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Re: Ozzy Emu omlettes at Lake Eyre? Eye-eye!



To fill in a bit on the Australian megafaunal extinctions (I talked with
the authors for a short article for New Scientist):

The dating is based on eggshell, which allows carbon dating to go back
further than carbon dating of bone, because of chemical differences between
the two. Genyornis eggs vanish at the same point as bones of the other
megafauna, but can be dated accurately. There's no evidence of extensive
climate change at this time; the main known disruption at the time is the
arrival of people, who could have spread across the continent in a few
thousand years, according to population models. Paleontological evidence
suggests Genyornis was a browser that would have been vulnerable if fires
wiped out small shrubs that it had fed on, but human predation could have
contributed as well.

The situation was different in the Americas, where the Pleistocene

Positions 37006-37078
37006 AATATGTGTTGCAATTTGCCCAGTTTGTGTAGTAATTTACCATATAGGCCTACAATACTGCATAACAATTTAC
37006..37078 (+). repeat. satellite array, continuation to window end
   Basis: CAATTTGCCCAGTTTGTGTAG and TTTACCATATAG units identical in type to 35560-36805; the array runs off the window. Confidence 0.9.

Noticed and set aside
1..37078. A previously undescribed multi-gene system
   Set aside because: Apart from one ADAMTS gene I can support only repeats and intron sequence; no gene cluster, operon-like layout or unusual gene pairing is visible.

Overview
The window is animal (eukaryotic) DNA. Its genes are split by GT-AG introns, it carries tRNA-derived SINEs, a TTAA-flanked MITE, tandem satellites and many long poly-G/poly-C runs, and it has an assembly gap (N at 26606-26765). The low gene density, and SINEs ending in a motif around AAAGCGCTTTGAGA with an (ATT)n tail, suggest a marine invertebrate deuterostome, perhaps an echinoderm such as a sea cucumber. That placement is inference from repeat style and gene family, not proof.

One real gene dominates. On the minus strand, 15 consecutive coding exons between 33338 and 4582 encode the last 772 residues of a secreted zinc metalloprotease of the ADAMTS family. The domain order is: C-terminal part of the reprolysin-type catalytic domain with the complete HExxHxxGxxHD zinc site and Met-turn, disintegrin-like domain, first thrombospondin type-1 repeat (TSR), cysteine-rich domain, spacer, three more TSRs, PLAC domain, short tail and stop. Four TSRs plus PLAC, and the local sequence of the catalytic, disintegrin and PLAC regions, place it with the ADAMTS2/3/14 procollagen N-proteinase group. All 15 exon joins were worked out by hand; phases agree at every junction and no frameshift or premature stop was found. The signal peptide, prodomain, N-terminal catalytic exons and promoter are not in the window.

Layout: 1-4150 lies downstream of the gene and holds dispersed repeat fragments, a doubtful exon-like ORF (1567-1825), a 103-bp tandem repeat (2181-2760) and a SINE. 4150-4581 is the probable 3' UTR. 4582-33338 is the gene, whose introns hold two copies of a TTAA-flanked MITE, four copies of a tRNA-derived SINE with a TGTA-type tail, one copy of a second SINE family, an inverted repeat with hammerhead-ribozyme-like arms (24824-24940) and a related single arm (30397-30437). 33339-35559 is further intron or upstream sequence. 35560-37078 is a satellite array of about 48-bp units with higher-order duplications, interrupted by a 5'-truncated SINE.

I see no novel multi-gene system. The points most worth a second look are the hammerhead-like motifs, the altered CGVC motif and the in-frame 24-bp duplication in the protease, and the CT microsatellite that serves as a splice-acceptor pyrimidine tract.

megafauna vanished at a time when two things were happening, people were
leaving evidence of their presence across the continent, and the ice age
was ending.

The basic lesson, as John Bois says, is
>different extinctions may be caused by different things, and most
>extinctions are caused by many things--both physical and biological, and
>that it is usually foolish to identify first causes, this study may have
>implications for other extinctions, particularly the K/T.  At the very
>least, it should give pause to those who are content with simplistic
>causes explaining _patterns_ in extinctions.

My feeling is that it's very rare when any single factor is responsible for
an extinction. Instead, there's an itnereaction of biological factors,
climatic events, geography (allowing invasions of competing species), and
the odd catastrophe (e.g. asteroid impact). -- Jeff Hecht

Jeff Hecht     Boston Correspondent    New Scientist magazine
525 Auburn St.,          Auburndale, MA 02466             USA
tel 617-965-3834 fax 617-332-4760 e-mail jhecht@world.std.com
URL: http://www.sff.net/people/Jeff.Hecht/
see New Scientist on the Web: http://www.newscientist.com/